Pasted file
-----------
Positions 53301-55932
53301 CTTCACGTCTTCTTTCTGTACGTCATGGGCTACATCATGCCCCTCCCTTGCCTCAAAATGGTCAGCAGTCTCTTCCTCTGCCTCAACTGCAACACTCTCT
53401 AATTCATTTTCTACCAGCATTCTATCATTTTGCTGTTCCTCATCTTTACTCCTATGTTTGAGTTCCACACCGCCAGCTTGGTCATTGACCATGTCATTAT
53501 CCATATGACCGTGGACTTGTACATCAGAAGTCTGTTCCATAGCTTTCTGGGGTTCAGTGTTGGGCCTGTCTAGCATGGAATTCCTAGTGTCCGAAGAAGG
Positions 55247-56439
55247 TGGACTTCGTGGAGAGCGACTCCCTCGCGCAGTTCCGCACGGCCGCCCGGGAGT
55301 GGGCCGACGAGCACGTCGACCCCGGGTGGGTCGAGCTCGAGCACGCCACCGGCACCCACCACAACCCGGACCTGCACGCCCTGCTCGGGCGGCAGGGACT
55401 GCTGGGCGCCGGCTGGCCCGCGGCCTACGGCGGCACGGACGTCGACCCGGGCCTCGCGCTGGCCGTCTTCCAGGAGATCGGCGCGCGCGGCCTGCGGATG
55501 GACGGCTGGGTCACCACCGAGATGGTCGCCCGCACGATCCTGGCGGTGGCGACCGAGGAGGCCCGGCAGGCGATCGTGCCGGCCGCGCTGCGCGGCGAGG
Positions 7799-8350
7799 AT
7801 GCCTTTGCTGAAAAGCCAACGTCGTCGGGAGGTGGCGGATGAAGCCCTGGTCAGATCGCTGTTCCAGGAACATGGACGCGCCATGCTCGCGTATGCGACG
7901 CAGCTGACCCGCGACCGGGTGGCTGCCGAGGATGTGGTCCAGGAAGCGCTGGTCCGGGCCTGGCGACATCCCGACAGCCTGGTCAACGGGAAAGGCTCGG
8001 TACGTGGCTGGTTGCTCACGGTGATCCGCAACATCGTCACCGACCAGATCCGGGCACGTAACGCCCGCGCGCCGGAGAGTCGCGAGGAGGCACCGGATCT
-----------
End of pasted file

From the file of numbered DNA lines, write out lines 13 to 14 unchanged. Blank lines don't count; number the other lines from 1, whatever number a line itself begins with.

7901 CAGCTGACCCGCGACCGGGTGGCTGCCGAGGATGTGGTCCAGGAAGCGCTGGTCCGGGCCTGGCGACATCCCGACAGCCTGGTCAACGGGAAAGGCTCGG
8001 TACGTGGCTGGTTGCTCACGGTGATCCGCAACATCGTCACCGACCAGATCCGGGCACGTAACGCCCGCGCGCCGGAGAGTCGCGAGGAGGCACCGGATCT